18 Mar A Quick Look At Ad Patina
With the nostalgia trip we seem to have been experiencing for the aesthetics of decades past, dealers in vintage watches are ten a penny right now. It seems I can’t spend 5 minutes on Instagram before seeing someone offering up one gorgeous vintage piece or other.
What’s not so common is to find somebody who deals in the curation and selling of vintage watch adverts. Nick at Ad Patina is the only person I know of who offers this service, and boy does he do it well. His website offers old ads from a wide range of brands. The big boys like Rolex and Omega naturally feature prominently, but there are also more unusual brands like Aquastar, Bulova and Nivada.
As a bit of a history nerd, I find the ads themselves pretty intriguing. Marketing has changed a lot over the years, and these old adverts blend some captivating product art with some pretty creative storytelling. I can just picture some Don Draper-like figure sat in a swanky office, devising some elaborate tale to captivate the average Joe into buying his client’s latest model.
With my curiosity suitably piqued by Nick’s unusual business, I reached out to him to see if he’d be kind enough to answer a few questions about the world of collecting old watch adverts. He was good enough to respond, not just with answers to all my questions, but some new snaps of his stock too! So without further ado, let’s dive right in and hear what he has to say about Ad Patina, and his own passion for these pieces of horological history.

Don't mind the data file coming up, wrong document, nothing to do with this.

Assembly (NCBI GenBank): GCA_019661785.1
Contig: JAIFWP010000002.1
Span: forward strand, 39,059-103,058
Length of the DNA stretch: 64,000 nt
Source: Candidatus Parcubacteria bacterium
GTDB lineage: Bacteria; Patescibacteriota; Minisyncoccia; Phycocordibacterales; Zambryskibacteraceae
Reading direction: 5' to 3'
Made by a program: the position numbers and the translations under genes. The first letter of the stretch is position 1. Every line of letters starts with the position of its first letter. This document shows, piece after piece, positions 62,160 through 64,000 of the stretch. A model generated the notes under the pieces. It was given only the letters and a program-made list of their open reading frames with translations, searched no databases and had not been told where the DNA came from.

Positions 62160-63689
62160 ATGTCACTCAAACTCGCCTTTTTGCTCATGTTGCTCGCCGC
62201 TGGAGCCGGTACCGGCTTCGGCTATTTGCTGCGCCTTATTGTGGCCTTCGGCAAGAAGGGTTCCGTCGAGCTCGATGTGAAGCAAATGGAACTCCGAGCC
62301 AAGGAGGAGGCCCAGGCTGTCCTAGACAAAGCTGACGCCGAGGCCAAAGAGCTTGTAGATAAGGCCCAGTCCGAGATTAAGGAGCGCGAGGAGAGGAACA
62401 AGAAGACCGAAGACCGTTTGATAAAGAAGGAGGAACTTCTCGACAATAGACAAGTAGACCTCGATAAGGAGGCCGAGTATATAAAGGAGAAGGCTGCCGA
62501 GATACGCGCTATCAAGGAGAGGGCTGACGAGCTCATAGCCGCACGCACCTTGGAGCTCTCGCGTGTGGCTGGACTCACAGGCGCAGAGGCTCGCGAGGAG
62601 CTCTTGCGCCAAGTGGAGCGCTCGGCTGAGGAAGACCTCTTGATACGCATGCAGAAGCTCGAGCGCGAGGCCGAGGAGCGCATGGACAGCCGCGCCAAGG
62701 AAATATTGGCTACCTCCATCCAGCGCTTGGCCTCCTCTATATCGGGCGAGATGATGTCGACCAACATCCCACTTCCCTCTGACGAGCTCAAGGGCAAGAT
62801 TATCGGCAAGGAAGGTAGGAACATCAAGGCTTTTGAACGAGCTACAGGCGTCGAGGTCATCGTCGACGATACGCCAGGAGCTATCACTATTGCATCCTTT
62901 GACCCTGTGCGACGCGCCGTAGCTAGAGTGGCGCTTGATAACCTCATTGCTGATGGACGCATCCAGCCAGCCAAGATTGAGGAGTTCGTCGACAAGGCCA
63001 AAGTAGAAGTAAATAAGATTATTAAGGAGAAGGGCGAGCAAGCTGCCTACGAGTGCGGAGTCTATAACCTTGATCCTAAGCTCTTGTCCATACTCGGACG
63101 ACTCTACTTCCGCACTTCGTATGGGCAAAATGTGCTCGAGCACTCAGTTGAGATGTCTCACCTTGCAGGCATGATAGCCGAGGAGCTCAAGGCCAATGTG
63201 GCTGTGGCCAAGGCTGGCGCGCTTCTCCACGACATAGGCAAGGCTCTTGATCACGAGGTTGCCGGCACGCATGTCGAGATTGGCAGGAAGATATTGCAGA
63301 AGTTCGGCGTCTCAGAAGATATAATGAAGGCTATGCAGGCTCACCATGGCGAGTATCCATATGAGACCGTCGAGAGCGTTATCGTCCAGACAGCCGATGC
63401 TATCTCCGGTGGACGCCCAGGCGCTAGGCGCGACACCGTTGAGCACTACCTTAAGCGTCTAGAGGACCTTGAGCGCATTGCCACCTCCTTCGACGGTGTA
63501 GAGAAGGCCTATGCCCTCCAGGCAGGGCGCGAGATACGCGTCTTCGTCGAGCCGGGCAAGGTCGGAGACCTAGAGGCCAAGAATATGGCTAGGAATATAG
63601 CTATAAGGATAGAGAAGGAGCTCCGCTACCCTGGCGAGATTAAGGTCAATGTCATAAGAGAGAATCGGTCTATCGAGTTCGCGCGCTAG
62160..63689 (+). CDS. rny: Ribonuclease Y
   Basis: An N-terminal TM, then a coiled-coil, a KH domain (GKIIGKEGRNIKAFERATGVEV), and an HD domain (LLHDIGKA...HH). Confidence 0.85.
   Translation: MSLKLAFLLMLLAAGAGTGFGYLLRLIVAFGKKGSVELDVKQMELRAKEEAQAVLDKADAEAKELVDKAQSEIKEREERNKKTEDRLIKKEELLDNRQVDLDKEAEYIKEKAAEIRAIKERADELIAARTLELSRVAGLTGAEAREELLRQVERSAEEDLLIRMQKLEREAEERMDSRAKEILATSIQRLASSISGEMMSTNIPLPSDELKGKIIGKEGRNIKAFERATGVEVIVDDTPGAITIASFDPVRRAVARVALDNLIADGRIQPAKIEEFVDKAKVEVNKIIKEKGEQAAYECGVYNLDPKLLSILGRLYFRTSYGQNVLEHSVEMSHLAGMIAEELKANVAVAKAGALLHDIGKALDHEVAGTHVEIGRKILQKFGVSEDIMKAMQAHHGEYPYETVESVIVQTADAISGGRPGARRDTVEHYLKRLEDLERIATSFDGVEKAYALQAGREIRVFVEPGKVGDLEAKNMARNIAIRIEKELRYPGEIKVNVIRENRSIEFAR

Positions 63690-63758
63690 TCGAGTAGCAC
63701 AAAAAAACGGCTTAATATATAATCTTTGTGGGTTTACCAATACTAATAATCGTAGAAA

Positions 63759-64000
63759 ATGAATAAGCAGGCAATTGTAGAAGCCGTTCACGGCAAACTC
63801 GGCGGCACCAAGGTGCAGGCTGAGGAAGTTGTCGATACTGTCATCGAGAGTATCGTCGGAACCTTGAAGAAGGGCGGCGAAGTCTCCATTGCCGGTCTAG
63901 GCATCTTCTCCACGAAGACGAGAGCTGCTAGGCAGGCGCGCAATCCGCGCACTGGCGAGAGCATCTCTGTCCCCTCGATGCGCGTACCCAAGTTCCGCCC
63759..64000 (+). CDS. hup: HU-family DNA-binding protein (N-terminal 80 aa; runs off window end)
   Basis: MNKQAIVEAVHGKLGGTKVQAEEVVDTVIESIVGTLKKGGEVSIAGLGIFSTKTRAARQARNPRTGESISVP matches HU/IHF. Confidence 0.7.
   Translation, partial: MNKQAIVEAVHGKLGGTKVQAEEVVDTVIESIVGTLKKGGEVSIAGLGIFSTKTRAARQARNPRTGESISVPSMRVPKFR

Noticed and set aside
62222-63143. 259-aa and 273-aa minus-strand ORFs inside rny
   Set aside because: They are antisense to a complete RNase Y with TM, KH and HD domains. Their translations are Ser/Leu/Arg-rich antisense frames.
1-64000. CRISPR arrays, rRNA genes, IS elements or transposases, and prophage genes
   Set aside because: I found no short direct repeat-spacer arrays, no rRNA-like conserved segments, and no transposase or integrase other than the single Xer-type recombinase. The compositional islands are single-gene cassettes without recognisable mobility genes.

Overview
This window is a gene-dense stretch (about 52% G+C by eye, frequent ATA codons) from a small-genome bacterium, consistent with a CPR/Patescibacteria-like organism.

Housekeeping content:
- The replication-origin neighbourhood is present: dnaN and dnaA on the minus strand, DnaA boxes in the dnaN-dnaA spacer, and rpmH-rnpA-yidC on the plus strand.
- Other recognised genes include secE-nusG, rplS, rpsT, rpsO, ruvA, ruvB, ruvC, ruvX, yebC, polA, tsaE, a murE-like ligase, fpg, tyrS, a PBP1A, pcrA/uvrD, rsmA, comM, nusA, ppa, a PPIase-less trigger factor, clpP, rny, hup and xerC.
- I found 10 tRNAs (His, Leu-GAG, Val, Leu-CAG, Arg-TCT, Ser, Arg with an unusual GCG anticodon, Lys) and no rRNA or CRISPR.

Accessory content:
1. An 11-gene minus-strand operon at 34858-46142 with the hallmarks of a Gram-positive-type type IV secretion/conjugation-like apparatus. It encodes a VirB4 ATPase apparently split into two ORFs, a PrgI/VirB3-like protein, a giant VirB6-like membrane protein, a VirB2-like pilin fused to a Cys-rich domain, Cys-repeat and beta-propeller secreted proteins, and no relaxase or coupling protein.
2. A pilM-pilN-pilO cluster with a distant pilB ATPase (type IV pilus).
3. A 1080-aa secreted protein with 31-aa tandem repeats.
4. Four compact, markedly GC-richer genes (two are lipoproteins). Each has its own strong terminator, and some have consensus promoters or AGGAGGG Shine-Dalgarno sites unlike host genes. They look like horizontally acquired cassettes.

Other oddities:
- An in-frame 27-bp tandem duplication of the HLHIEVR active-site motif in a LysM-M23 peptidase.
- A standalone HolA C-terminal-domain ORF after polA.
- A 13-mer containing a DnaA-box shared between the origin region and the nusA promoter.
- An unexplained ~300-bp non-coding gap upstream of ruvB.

How did you get into collecting vintage watch ads, and what about them is it that fascinates you?
I got into collecting ads a couple of years ago. I always tell people, it’s not easy to collect watches today, especially if you like vintage Rolex like I do. Demand is high, competition is fierce, which makes prices go up and up… Collecting watch ads isn’t quite the same as owning the actual watches, but for me, it’s the next best thing. I get similar feelings from hunting and finding ads as I would studying and tracking down vintage watches. When I discover a special, rare ad, the excitement I feel isn’t too far off from the thrill I feel when a special vintage watch falls in my lap.
It might seem like I only recently got into watch ads. But actually, I’ve been into them for quite some time. In fact, my earliest memories of watch ads go back twenty years, when I was a teenager in the mid-late 1990s and found myself gravitating toward watches as objects to admire and lust over. There was no social media back then and surfing the Internet for watches was the furthest thing from my mind. This is where watch advertisements entered my life – came in handy. They provided information and aspiration. I would slice Rolex advertisements out of magazines and tape them to my bedroom walls.